The Crockett Almanacks

were first published for the year 1835 and included astronomical calculations “for all States in the Union” in addition to short essays on various wild animals inhabiting the West, biographical essays about Crockett and other stories. As shown in the section on almanac history, many almanacs were localized, providing astronomical and weather information for a limited geographical area. The inclusion in the Crockett Almanacks of information for the entire country is often cited as evidence of the widespread audience for which these books were intended. The entire series of Crockett Almanacs, which ran through 1856, was published with a wide variety of place-names on the cover, including Boston, Albany, Buffalo, New York, Philadelphia, Baltimore, Richmond, Louisville, Nashville and New Orleans. This broad geographical range of cities indicates the extent to which the Almanacks were distributed east of the Mississippi River. By the end of the Almanack series in the 1850s, the astrological calculations included Canada - a further indication of the high aims of the printers for distribution of this book.
The 1830 editions, published with a Nashville imprint, are characterized by a folksy, if occasionally slightly off-color, humor interspersed with factual, informative material. Typical stories in the 1830s include “Davy Crockett’s Early Days, Severe Courtship and Marriage” (1835) that relates tales of Crockett’s youth and early courtships in an entertaining but fairly straightforward manner. Crockett’s first love was particularly memorable: “For though I have heard people talk about hard loving, yet I reckon no poor devil in this world was cursed with such hard love as mine has always been, when it came on me. I soon found myself head over heels in love with this girl; and I thought that if all the hills about there were pure chink, and all belonged to me, I would give them if I could just talk to her as I wanted to; but I was afraid to begin, for when I would think of saying anything to her, my heart would begin to flutter like a duck in a puddle; and if I tried to outdo it and speak, it would get right smack up in my throat, and choke me like a cold potato.” When Crockett does manage to convey his ardent feelings to the young girl, she confesses she is engaged to another, which sent our hero into a sickness, “it was the worst kind of sickness, - a sickness of the heart and all the tender parts, produced by a disappointed love.” The 1837 edition includes the tales of “Perilous Adventure with a Black Bear” and “Fatal Bear Fight on the Banks of the Arkansaw (sic).” The factual information also continued, as in the astrological charts and the essay “Method of Catching Wild Horses on the Prairies of Texas.”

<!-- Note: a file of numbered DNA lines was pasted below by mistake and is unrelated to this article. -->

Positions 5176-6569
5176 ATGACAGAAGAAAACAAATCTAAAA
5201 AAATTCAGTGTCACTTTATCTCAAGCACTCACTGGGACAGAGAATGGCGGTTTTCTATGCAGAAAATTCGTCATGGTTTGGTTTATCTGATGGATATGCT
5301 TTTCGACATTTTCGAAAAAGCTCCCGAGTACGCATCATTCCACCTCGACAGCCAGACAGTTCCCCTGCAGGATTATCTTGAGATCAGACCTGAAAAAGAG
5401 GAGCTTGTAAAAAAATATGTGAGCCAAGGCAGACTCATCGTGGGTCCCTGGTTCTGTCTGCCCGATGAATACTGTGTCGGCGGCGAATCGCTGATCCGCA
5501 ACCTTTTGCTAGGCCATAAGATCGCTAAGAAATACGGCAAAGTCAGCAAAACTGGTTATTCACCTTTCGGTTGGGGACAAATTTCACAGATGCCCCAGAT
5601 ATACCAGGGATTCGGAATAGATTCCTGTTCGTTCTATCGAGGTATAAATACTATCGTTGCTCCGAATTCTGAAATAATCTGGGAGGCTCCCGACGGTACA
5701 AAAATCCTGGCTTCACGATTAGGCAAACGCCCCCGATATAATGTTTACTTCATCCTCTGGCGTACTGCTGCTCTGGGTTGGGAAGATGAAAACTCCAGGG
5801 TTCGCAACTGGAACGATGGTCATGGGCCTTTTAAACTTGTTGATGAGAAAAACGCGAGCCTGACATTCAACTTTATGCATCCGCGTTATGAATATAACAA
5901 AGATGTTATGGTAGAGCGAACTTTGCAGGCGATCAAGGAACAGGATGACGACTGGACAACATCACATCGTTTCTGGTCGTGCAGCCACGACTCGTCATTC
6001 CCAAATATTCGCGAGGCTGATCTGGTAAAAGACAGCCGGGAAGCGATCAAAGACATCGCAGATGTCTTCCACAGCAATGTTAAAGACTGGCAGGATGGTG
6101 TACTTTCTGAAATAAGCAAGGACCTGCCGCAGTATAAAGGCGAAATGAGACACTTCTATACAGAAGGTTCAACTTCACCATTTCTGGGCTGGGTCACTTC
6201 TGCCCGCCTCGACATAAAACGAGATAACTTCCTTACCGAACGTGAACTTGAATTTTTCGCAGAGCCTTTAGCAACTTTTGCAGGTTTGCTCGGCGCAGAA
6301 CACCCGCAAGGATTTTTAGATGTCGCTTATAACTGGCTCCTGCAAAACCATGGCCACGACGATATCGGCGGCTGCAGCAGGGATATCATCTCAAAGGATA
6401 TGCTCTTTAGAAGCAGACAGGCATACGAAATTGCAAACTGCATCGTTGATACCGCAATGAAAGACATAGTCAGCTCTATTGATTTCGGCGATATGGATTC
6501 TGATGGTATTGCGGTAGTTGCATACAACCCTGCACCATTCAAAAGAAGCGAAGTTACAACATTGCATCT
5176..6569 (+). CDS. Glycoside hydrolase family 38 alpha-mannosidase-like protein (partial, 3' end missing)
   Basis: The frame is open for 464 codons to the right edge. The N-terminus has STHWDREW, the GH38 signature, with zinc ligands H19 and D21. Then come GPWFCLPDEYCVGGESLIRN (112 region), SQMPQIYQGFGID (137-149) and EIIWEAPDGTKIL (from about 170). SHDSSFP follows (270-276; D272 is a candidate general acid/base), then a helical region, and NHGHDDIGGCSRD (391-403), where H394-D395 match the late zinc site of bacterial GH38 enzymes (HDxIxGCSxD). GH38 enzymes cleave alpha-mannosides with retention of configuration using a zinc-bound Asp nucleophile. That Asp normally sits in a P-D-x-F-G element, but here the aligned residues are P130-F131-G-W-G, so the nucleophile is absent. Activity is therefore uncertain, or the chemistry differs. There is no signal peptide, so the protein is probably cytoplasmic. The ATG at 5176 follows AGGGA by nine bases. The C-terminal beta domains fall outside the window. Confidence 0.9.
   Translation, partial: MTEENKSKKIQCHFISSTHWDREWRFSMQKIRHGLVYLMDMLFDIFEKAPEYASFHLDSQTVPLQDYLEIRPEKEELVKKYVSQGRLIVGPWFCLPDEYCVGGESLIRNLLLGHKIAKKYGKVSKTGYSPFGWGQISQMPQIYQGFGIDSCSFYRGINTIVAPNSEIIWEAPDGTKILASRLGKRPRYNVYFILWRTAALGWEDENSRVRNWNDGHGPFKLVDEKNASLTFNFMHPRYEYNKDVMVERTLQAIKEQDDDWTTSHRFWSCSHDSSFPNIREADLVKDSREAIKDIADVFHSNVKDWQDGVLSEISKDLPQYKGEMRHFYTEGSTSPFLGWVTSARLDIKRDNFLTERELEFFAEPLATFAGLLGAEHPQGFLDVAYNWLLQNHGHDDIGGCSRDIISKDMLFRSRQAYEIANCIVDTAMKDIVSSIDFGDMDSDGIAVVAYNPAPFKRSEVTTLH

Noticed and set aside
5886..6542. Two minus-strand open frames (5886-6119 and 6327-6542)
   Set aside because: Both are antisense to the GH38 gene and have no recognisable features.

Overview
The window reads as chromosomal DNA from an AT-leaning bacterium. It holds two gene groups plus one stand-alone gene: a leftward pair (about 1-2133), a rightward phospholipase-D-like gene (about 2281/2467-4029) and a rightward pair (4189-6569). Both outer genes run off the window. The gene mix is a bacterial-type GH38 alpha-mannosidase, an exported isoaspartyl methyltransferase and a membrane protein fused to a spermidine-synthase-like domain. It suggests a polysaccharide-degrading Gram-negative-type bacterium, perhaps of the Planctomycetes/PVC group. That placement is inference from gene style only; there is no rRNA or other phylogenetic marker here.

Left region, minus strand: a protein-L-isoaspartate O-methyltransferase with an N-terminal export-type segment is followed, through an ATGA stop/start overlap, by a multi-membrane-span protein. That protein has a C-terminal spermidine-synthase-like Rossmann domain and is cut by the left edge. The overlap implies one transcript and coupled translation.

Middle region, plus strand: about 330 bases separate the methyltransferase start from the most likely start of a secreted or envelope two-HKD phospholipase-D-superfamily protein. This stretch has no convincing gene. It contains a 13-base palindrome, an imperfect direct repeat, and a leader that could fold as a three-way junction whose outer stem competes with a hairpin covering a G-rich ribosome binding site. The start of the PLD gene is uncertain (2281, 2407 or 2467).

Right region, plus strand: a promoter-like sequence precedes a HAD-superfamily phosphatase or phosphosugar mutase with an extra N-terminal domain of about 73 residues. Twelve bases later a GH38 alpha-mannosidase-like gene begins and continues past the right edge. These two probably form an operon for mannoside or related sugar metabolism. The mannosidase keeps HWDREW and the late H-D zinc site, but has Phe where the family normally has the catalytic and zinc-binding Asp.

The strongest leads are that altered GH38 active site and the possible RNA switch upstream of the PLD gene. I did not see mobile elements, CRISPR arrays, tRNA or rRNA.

catching_wild_horses Method of travel in the West - Crockett riding the river pulled by large fish
In the 1840s the printing was taken over by Turner & Fisher, and although this may be the most widely circulated edition, a significant change in tone occurs in the entertaining reading. The humor becomes more aggressive, with more overtly racial references and frequent use of scatological humor. Crockett himself is portrayed as the buffoonish object of the harshly humorous stories. In spite of the negative turn to the stories transplanted into the Almanacks by the current publisher, the humorous exaggerations included in the stories are generally recognized as building on the frontier tradition of spinning tall tales. These same stories participate in the creation of the myth of frontier life as experienced second-hand by citizens of Eastern cities. The stories told of Crockett’s life and adventures digressed so completely from any reference to the historical figure that John Seelye has characterized the mythical Davy as “a hokey hero sprung from the printer’s font.” Typical stories from the 1840s include “Colonel Crockett’s Trip to Texas and Fight with the Mexicans” in which he rides his pet bear who runs so fast “his eternal speed had scalded all the hair from his back” (1845) and the tale of “Crockett Killing Rattle-Snakes in which Crockett compares his extermination skills to the legend of St. Patrick driving the snakes from Ireland (1846). The 1846 edition was rife with tall tales, including “Crockett’s Wonderful Escape, by Driving his Pet Alligator up Niagara Falls” and “Crockett Drinking up the Gulf.”
cover of Crockett Almanack 1846, Crockett riding his pet alligator up the Niagara Falls Crockett riding his bear to Mexico
By the publication of the 1855 Crockett Almanack, the astronomical information is still provided, but the biography and animal essays have been replaced by tales of Crockett capturing a twenty-foot long buffalo and a man being swallowed whole by a crocodile. Despite their exaggeration and raucous humor, Seeley notes that the stories seem to consciously build upon archetypal mythical elements to continue the tradition of heroic storytelling that can be traced from Hercules to Superman, positioning the mythical Davy Crockett firmly in the realm of folklore hero. These later editions also increasingly include stories about other folk heroes such as Mike Fink and Kit Carson, focusing less on Crockett and more on Western myth, humor and tall tales in general.

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